Uses This

1270 interviews since 2009

A picture of David Crawshaw

David Crawshaw

Co-founder, CTO (Tailscale)

in bsd, developer, linux, mac, windows

Who are you, and what do you do?

I am co-founder and CTO of Tailscale. I like to write code and help others write code.

What hardware do you use?

My setup grew to deal with 2020. I have four computers:

And what software?

My primary development machine is the MacBook Pro 16". I have a lot of feelings about macOS: it is astonishingly painful for developers, but makes up for it with a consistent experience for users. To be a programmer is to be both, so I pick macOS for the good fonts and reasonably-consistent experience that adapts to decades of changing hardware.

The laptop is mostly plugged into an external screen. I find laptops to be mostly a disappointment. Each week I check to see if an iMac 5k with the new CPU line has been released.

The 2014 iMac 5k I dedicate to video conferencing, mostly Hangouts and Zoom. It got pulled out of mothballs in early 2020. Microphones are important, so I have an Elgato Wave:3 and open ear headphones. I also attach the back camera of an iPad Pro. Using a dedicated machine lets me turn away from my work to focus on who I am talking to. Also on large calls I don't have to listen to a laptop fan trying to keep up.

As I can't pin down the latency characteristics of WiFi, I ethernet to all of my computers. Cutting a few milliseconds out of audio lag makes conversations (which WiFi introduces... randomly) makes a difference.

The Headless AMD Threadripper is running Proxmox. My main Debian environment runs as a VM here, along with various Windows test VMs, and an Ubuntu VM running matlab for my SO. Mostly I connect over ssh to Unix, occasionally RDP. When I switch away from programming in Go, I switch to this machine to run slow compilers (like llvm).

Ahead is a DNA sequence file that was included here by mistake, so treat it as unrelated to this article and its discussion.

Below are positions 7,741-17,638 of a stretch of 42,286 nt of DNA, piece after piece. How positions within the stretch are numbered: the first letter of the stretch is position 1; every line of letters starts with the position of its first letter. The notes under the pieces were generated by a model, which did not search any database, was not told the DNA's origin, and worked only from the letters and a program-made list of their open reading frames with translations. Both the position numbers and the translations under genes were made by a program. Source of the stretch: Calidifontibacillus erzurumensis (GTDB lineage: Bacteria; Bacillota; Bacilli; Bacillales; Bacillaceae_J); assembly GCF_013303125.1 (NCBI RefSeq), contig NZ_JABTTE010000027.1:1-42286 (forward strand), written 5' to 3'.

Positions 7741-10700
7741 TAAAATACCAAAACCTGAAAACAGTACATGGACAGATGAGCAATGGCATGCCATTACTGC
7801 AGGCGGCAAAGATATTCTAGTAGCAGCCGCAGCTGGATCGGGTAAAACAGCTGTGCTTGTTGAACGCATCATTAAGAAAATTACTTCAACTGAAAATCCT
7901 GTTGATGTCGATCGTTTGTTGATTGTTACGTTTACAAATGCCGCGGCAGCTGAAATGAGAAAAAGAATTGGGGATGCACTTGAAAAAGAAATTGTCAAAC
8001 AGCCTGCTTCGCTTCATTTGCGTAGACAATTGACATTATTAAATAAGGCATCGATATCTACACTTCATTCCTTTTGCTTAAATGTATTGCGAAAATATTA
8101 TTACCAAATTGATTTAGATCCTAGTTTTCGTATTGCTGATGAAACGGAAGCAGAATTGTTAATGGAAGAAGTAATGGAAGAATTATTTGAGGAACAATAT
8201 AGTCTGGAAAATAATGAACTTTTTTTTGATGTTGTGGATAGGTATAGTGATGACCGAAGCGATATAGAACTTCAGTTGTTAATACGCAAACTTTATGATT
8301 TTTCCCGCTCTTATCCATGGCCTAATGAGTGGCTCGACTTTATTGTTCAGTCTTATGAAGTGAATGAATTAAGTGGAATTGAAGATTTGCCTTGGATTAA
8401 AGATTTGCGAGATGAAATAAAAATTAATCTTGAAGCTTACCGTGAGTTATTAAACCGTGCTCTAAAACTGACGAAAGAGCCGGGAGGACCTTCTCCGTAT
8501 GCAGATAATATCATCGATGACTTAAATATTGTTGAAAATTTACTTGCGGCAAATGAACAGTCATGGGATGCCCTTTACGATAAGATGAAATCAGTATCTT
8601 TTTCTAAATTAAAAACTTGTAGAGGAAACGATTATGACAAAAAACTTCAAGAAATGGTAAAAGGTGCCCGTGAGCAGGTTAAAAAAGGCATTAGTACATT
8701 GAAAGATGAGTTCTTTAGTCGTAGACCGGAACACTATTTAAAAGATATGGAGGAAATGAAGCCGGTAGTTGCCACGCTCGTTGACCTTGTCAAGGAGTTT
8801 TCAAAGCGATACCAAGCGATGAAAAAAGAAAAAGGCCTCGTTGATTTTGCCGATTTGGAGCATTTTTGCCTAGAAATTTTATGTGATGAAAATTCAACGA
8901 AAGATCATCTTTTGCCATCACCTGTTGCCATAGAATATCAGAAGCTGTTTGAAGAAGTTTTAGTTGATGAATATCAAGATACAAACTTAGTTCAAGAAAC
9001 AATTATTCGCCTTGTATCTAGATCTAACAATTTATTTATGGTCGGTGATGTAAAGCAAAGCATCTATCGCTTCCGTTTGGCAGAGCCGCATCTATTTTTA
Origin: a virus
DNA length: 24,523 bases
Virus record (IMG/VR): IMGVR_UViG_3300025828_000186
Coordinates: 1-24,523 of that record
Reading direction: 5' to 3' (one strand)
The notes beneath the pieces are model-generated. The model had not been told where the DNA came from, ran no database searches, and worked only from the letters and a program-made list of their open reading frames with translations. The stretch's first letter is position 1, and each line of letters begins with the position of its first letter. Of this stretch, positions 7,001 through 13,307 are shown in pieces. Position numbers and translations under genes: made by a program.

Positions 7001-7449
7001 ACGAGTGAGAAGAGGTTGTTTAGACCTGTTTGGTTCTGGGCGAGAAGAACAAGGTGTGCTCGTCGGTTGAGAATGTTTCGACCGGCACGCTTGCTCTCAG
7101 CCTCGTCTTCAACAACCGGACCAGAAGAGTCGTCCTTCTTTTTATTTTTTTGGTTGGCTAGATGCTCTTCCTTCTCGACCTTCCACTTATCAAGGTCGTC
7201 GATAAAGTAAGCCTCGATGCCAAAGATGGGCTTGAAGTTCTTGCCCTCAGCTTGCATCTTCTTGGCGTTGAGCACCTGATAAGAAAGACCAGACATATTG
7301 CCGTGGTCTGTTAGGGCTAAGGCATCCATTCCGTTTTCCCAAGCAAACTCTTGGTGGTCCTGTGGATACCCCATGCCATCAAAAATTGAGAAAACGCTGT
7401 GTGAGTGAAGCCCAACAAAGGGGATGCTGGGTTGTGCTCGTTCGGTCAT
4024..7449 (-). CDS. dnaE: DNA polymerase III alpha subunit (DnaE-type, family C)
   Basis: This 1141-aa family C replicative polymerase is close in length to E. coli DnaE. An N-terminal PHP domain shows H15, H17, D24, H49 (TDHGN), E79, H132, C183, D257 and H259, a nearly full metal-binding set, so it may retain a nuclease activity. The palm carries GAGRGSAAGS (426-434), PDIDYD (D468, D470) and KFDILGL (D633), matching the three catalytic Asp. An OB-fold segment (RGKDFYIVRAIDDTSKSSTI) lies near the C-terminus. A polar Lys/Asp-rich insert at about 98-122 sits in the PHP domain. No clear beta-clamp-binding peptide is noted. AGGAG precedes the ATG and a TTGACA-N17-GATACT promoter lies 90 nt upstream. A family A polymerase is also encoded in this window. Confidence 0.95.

All the sockets between my computers are over Tailscale, so whenever I grab the laptop and leave the house, the connections to my VMs and NAS remain stable. I use the sharing feature to give friends and family access to the NAS. This also doubles as an exercise in eating your own dog food.

Debian is a decent programming environment. It has some of the consistency properties like macOS, but fails unexpectedly. I tried to create an rc.local file last week, but those are gone apparently. My previous attempts to get 4k screens working on Linux failed, so I stick to 5k Mac desktops. Overall, Debian is fine.

My router / small NAS is an ongoing experiment. I switched it to Linux for disk performance but would like to get this back to OpenBSD. (I miss pf.)

The router and Proxmox machines are attached with some QSFP+ 40gbit hardware I got off eBay. It's fun! I highly recommend playing with second-hand network hardware.

For writing software I full-screen a terminal and use Vim. Ctrl+Z for a shell. Every now and again I go searching for a replacement IDE. VSCode came closer than anything else in the last two decades to replacing Vim, but somehow I am back here.

What would be your dream setup?

Realistically: an iMac 5k with an M-series CPU.

If I really wanted to dream: a hackable Unix system with an integrated 5k+ screen and X server, and the OS keeps up to date with improving hardware without moving things around on the screen or changing keyboard shortcuts. But that dream seems to be getting further away.